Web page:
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May 01, 2008

T-Mobile USA 3G Goes Live

by Matthew

Despite initial rumors T-Mobile USA would be launching 3G as a voice only service today there are many reports of 3G both voice and data. T-Mobile launched 3G as UTMS with only a handful of handsets, none of those being a smart phone. As expected there is a lot of buzz about T-Mobile for the long await and delayed 3G launch.There is much speculation T-Mobile will offer HSPDA in the future despite previous claims of launching straight to HSDPA.

T-Mobile will be the first US operator to deploy the fully HSDPA capable Nokia Flexi WCDMA Base Station. The small and modular design of the Nokia Flexi WCDMA Base Station enables easy deployment of WCDMA 3G in multiple spectrum bands with significantly lower base station site expenditures and also gives an easy upgrade path to HSDPA for the future. Mobilecomms-technology.com

TmoNews reported yesterday the following cities will launch (in order) before the end of the year: Austin, Las Vegas, Minneapolis, Miami, Dallas, Chicago, Houston, Philadelphia, Denver, Detroit, Orlando, Kansas City, Atlanta, Los Angeles, New England, Portland, Sacramento, San Diego, Seattle, Washington DC, San Francisco, Birmingham, Memphis, Tampa, Phoenix.

Basic math would suggest T-Mobile is aiming for roughly 3 markets a month. Given T-Mobile's history with launches it is anyone's guess on the actual schedule. In the past once new services are launched in one or two markets, nationwide or major market roll out hasn't been far behind.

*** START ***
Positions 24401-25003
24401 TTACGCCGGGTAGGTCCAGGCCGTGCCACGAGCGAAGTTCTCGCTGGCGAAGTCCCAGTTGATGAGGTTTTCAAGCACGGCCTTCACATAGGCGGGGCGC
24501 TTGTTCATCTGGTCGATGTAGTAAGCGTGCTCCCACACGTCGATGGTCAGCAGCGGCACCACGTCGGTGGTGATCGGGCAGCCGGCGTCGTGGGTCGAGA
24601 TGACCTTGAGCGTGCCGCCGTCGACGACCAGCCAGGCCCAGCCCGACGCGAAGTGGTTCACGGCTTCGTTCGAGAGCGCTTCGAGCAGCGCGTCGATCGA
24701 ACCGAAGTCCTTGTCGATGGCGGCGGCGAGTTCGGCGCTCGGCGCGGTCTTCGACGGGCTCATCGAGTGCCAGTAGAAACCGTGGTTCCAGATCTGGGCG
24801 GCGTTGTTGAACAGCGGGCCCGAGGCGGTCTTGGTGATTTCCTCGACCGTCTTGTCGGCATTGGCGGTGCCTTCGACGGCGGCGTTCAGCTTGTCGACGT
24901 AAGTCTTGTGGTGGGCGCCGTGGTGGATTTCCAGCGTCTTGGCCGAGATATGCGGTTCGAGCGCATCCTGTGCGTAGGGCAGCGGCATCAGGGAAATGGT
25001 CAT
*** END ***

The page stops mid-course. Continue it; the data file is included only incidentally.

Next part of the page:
I have to admit last night and this morning after hearing the rumor 3G would be voice only this long time (since 2001) and loyal T-Mobile customer started seriously considering AT&T. Despite the fact even with a corporate discount it would cost me more per month for the same services not to mention the usual startup fees. T-Mobile isn't out of the fire just yet with me. If a AWS (Advance Wireless Services) capable S60 phone isn't released shortly I fear I won't be able to hold out much longer. Call me a gluten for punishment but I firmly believe T-Mobile's 3G (1700MHz up-link/2100MHz down-link) will be superior among all the national carriers in the near future. DT spend over $4 billion on the spectrum with no less than 30MHz in every market, that's 30MHz on each band not combined. In some cases 30MHz, on a single 1900MHz or 850MHz band is more than other carriers have for voice service alone; adding high speed data to the mix and you are seriously pushing the limits. If you have experienced times of 3G downtime, especially during peak hours, you can bet it was a capacity issue, where voice has priority over data. Furthermore AWS more closely resembles the European & Asian standard for 3G (1900MHz up-link/2100MHz down-link while using 900MHz/1800MHz for GSM).

Say what you will about T-Mobile being on a different frequency, even Verizon and AT&T are going with 700MHz for LTE adding yet another frequency to the soup. In the end, I believe all of this will be to everyone's best interest. While T-Mobile doesn't have many handsets today, more will be coming. Remember when AT&T launched 3G, the first or second time, there were few handsets and no data cards available. Moreover T-Mobile has proved themselves time and time again in the Customer Service department. In an industry notorious for earning the poorest of the poor in customer satisfaction surveys, T-Mobile has shown it doesn't have to be that way, winning awards year in and year out.

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Comments

Ms. Jen

If it is true that it is a 2100 MHz downlink then rather than getting an N95 NAM, maybe it is time to get a T-Mobile sim chip for my beloved N95-1. ;o)

Thanks for the update on this.

Matthew